A potential cyclone will dump more than 150 liters of rain in the Canary Islands between Saturday and Monday | Spain

The Canary Islands have been holding their breath since the beginning of the week began the run run of the possible formation of a cyclone that could affect the islands over the weekend. The State Meteorological Agency (Aemet) began to warn of what could happen on Wednesday, when the body in charge of monitoring tropical cyclones in the Atlantic, the National Hurricane Center (NHC, for its acronym in English), estimated at a 50% chance that a tropical wave that was brewing in West Africa would transform into a cyclone. This Friday, the percentage has increased to 80%, both in the short term, just two days, and within the next five, for which Aemet has published a special cyclone warning on the islands from Saturday to Monday. Between the three days, more than 150 liters per square meter can accumulate on some islands where, where it rains the most, an average of 15 are collected throughout the month of September.

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It was a wave that since the beginning of the week had been moving from the interior of the African continent towards its western coast, from where it was feared that it would reach the Atlantic, strengthen and organize itself thanks to the fuel provided by waters that were too warm until it became in a cyclone —a term that encompasses tropical depressions, tropical storms and hurricanes depending on the strength of their winds from 60 to 120 kilometers per hour—.

On Thursday, the disturbance was already located on the coast of Senegal and the NHC foresaw, for the second consecutive day, an intensification, for which Aemet issued an informative note, which this Friday has raised to the rank of special warning. The probability that it would evolve into a tropical depression was then 60% in both two and five days, and that it would take the path to the north-northwest, parallel to the African coast.

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The @NHC_Atlantic has just updated and increases the probability of tropical cyclone formation to 80% in the next 48/120 hours.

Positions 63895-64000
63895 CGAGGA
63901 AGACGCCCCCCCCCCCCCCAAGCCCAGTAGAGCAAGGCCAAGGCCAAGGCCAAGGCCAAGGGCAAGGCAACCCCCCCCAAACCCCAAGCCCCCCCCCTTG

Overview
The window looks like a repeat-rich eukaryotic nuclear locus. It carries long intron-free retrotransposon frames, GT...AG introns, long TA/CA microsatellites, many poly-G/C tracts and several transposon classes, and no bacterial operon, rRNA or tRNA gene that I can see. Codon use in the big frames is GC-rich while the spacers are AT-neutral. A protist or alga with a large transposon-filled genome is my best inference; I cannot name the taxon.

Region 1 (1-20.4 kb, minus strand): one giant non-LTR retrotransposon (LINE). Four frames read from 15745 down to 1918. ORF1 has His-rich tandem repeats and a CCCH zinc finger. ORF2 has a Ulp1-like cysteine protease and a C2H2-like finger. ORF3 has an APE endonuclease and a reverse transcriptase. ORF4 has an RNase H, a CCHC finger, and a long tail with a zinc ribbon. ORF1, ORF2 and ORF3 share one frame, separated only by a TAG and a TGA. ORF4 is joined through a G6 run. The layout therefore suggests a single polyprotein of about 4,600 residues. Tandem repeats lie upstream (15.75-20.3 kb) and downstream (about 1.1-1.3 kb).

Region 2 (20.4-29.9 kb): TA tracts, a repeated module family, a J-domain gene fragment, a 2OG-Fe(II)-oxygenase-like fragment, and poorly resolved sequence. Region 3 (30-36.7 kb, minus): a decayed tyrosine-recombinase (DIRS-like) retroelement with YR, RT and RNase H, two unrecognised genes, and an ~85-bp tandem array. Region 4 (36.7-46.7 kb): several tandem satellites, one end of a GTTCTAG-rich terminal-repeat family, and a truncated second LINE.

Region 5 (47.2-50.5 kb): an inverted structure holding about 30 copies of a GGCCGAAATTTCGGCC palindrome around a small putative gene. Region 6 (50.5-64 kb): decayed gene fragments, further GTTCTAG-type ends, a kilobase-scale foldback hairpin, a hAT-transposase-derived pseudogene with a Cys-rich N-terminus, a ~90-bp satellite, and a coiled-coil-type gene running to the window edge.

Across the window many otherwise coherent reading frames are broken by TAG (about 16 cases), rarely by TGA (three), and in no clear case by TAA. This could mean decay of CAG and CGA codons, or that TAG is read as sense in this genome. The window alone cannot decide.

It seems almost certain that it is a tropical depression, and it remains to be seen if it intensifies to a tropical storm, which is less likely. pic.twitter.com/A03MjKVyha

– JJ González Alemán (@glezjuanje) September 23, 2022

Today this possibility is even more real, since the wave is a large zone of low pressure between the islands of Cape Verde and the African coast. As detailed by Aemet in its notice, “there is a high probability – 70% at half past one in the afternoon, when Aemet has issued the notice, 80% one hour later, in the latest NHC update – that it will organize and ends up becoming a tropical cyclone that moves north at about 15 kilometers per hour and approaches the Canary Islands” between Saturday 24 and Monday 26, although it considers “very unlikely that it will directly impact the archipelago”.

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Thus, the main threat to the Canary Islands is not its winds – a tropical depression generates sustained winds of 62 kilometers per hour, at 63 and 118 it becomes a tropical storm and, after 119, a hurricane – but water falling into the seas. The agency expects “widespread, intense and persistent rainfall, accompanied by storms.”

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As of Saturday at noon, the agency specifies, 60 liters per square meter can accumulate in 12 hours in numerous locations in the western islands, for which yellow warnings have been activated – the lowest level of a scale of three-. Sunday will be the worst day. The rains will intensify, which can be very strong, up to 30 liters in just one hour, with accumulations of 100 liters every 12 hours on all the islands, except Lanzarote and Fuerteventura where up to 40 liters are forecast every 12 hours. The warning level rises to orange, the second level of the Meteoalert system, on all the islands except Lanzarote and Fuerteventura, where it is yellow.

These precipitations “would be maintained during the first half of Monday, to begin to decrease during the afternoon.” According to the agency’s calculations, it is probable that during these three days more than 150 liters will accumulate in some points of the western islands and Gran Canaria. However, there is still a lot of uncertainty about its effects and the worst scenarios multiply these water estimates by three and even by four.

These amounts of water in just three days are outrageous for what usually rains in the Canary Islands. As detailed by Rubén del Campo, spokesman for Aemet, on average throughout the month of September only seven liters per square meter fall in Santa Cruz de Tenerife; in La Laguna, where more, about 15; just three at El Hierro airport; 12 at the La Palma aerodrome, two in Fuerteventura and Lanzarote and nine in Gran Canaria.

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“Given that the probable tropical depression is not expected to pass over the Canary Islands, the wind will not be a generalized adverse factor” nor will there be a maritime storm, but strong or very strong gusts of wind from the south may occur in the western islands, as well as sea ​​of ​​wind with waves around two meters in those same areas.

At the moment, the phenomenon has no name, the NHC names these phenomena when they reach the tropical storm stage. Currently, the organism has three disturbances under study, one already converted into tropical depression nine in the south of the Antilles and, of the remaining two, the one with the greatest potential to do so is that of the Canary Islands. The first to take the step would be Hermine. The next one, which could be the Canary Islands, would receive the name of Ian.

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